Life Insurance in Estate Planning: A Winning Combination
Life insurance in estate planning, when implemented correctly, offers financial security and peace of mind for families. If you haven’t safeguarded your wishes or taken steps to preserve as much of your wealth as possible, our free estate planning seminars can help you get a head start on estate planning. Register now or call (828) 258-2888 for an initial case evaluation.
- Why choose us?
Why choose us?
My husband and I finally decided that it was time to redo our estate plan, but weren’t really sure what we needed. Chris was so wonderful to work with! He immediately put us at ease patiently explaining his recommendations. Chris took his time throughout the process, making sure that we understood how each document fit into our estate plan and answered many (many!) questions. It’s a great comfort to us to know that we have a thorough plan in place for the future. And working with Chris made it a very pleasant experience. We highly recommend him!Karla K. | Asheville, NC
Learn the key terms around life insurance in estate planning.
Investment: Refers to the role of life insurance in estate planning as a financial investment tool to provide for heirs or beneficiaries.
Audit: A review of existing life insurance in estate planning components to ensure alignment with current goals and legal requirements.
Retirement: The phase of life where life insurance in estate planning becomes crucial to ensure sustained income and support for dependents.
Permanent Life Insurance: A type of life insurance that provides lifelong coverage.
Financial Advisor: A professional who guides individuals in managing their financial assets, including advising on life insurance in estate planning.
Survivorship Life Insurance: A life insurance policy that covers two people and pays out after both have passed.
Whole Life Insurance: A form of permanent life insurance to provide financial support and accumulate cash value.
Federal Estate Tax: Taxes imposed on the transfer of assets upon death, potentially offset through strategic use of life insurance in estate planning.
Universal Life Insurance: A flexible permanent life insurance policy to provide both death benefits and investment opportunities.
Term Insurance: Temporary life insurance used in estate planning to cover specific financial needs or responsibilities for a set time.
Taxable Estate: The portion of an estate subject to taxes, which can be managed or reduced through life insurance in estate planning.
Funeral Costs: Types of expenses related to death and burial, often covered by life insurance in estate planning.
Real Estate: Property holdings that can be factored into estate planning, potentially requiring life insurance for tax or liquidity considerations.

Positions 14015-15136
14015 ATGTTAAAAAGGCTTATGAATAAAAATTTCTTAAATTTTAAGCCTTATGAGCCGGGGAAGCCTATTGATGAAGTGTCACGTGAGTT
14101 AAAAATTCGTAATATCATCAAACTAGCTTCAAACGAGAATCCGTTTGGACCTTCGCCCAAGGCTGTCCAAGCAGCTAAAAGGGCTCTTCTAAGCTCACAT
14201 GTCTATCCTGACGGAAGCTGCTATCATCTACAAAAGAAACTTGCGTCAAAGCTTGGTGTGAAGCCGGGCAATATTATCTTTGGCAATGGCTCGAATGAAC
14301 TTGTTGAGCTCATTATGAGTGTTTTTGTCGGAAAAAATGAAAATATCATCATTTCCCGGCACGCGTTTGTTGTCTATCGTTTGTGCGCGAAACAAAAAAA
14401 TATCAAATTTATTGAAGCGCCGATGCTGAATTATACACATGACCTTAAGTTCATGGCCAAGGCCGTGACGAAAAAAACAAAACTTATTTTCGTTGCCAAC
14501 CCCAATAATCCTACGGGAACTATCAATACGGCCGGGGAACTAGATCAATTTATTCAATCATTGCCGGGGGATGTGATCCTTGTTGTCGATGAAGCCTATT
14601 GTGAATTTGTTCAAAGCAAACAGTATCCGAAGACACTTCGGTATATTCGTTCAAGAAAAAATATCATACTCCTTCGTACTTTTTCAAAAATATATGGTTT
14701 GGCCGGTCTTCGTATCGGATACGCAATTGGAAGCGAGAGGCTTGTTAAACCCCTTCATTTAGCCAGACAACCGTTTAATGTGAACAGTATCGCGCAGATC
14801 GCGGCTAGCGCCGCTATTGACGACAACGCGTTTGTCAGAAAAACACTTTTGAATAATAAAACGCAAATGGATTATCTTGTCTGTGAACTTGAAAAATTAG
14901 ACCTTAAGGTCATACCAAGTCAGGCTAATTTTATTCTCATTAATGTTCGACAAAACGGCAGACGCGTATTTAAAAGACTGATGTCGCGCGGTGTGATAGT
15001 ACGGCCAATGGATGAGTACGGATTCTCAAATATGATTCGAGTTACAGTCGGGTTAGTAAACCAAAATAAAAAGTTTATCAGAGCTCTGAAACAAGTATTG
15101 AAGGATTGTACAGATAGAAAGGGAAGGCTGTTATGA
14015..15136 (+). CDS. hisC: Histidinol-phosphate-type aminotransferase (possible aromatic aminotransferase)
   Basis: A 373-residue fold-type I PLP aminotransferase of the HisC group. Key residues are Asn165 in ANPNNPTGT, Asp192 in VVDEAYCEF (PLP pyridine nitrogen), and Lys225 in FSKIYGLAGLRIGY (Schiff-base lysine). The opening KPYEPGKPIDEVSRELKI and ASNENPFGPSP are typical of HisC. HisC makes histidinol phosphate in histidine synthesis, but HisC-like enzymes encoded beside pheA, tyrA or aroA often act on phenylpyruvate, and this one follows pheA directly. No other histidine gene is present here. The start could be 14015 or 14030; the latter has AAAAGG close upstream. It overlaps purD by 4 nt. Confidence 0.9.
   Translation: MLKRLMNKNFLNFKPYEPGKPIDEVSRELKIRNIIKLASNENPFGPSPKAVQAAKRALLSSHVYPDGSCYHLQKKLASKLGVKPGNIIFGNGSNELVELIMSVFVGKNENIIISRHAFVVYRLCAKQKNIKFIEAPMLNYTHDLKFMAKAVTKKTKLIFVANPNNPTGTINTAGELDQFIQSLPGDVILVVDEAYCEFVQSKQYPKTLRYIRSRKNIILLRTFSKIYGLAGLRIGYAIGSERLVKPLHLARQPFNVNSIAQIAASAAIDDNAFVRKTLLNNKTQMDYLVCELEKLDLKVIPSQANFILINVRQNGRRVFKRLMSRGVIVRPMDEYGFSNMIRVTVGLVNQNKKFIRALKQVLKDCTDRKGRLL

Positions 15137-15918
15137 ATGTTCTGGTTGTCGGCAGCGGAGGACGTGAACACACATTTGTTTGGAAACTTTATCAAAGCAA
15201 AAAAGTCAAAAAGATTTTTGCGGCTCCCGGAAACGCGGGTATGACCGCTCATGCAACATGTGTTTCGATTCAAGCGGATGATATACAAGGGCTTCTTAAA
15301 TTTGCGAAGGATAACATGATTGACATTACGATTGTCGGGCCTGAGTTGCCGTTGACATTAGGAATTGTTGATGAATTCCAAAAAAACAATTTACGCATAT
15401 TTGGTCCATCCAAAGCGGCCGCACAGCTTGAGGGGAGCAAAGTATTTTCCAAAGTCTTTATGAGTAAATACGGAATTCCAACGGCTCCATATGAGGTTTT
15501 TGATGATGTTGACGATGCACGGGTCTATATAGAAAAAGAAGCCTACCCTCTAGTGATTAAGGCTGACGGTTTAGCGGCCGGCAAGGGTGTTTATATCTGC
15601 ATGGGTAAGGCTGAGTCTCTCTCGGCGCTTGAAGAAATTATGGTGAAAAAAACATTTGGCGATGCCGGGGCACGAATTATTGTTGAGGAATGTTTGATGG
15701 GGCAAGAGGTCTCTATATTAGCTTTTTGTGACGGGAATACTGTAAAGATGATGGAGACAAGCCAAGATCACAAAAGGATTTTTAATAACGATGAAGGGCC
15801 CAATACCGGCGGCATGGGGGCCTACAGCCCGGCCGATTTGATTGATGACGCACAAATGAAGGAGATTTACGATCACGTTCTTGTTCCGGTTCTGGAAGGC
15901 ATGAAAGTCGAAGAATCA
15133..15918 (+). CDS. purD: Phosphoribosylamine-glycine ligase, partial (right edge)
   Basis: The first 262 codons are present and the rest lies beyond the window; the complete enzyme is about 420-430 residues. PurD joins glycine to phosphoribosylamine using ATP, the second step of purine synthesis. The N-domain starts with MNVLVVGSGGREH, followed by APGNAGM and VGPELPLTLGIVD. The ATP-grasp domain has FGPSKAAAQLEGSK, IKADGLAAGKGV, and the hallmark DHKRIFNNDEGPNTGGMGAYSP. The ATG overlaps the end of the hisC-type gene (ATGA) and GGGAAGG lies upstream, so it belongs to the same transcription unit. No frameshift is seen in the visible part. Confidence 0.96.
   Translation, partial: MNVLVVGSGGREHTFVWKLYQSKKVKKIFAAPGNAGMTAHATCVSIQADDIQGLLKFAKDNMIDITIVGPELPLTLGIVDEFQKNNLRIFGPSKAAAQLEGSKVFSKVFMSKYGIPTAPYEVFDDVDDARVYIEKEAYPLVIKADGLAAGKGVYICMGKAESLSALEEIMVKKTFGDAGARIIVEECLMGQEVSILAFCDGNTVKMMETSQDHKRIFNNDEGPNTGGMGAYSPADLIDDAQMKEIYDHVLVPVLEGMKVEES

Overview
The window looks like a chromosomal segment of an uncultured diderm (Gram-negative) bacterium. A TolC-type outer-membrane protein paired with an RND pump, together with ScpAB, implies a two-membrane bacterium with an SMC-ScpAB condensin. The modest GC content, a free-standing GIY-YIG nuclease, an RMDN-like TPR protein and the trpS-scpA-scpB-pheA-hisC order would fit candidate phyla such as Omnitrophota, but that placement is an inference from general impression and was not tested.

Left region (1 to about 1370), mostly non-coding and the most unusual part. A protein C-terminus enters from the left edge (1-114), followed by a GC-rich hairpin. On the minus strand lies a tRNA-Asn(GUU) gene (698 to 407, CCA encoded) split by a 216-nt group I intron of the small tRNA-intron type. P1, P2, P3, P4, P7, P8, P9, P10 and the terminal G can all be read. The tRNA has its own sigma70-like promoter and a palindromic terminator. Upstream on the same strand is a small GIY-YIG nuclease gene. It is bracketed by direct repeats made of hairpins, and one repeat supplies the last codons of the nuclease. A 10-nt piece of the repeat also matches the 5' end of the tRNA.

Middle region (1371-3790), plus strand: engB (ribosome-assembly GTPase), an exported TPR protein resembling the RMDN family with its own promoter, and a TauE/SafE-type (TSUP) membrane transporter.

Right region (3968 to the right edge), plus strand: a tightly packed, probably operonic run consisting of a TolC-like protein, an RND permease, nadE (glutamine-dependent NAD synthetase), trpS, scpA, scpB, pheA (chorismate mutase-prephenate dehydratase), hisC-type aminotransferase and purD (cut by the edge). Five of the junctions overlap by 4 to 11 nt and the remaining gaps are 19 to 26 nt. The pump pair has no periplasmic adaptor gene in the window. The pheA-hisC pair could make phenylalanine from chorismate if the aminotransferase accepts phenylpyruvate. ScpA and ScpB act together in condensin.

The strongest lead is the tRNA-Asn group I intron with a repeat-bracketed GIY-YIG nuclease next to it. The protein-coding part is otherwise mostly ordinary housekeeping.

Capital Gains Tax: Taxes on profits from the sale of assets, potentially mitigated through the strategic use of life insurance in estate planning.
Estate Planner: A professional specializing in life insurance in estate planning.
Financial Advisory: A service involving guidance on managing financial affairs, often including investment advice and how to incorporate life insurance in estate planning.
Social Security: Government benefits that may influence the need and structure of life insurance in estate planning.
Irrevocable Trust: A trust that cannot be altered without the beneficiary’s permission, often funded with life insurance in estate planning to provide financial benefits and tax advantages.
Registered Retirement Savings Plan: This refers to a retirement savings arrangement that may interface with life insurance in estate-planning.
Role of Life Insurance in Estate Planning
Any person, regardless of their wealth, can use life insurance in estate planning to ensure that their loved ones are protected, and their financial goals are fulfilled.
Life Insurance in Estate Planning Provides Financial Security for the Family
A well-structured life insurance policy can provide immediate liquidity following one’s death to alleviate financial strain and help families cope with the loss. This can cover everyday living expenses, educational costs for children, and other financial requirements that a family might face in the absence of the primary breadwinner.
Life Insurance in Estate Planning as a Wealth Transfer Tool
The significant death benefit that life insurance policies provide can allow one to leave a substantial inheritance. The added advantage here is that life insurance death benefits are generally income tax-free and can be accessed directly by the beneficiaries bypassing the probate process.
Insurance policies are flexible enough to be shaped according to one’s unique estate planning goals. For example, one can set up a trust as a beneficiary to control the dispersion of the death benefit according to specific terms rather than giving the lump sum directly to the heir.
Life Insurance in Estate Planning Settles Outstanding Debts and Expenses
Outstanding debts, mortgages, and taxes are the looming threats that one leaves behind after death and can eat into the assets and inheritance that are meant for heirs and beneficiaries.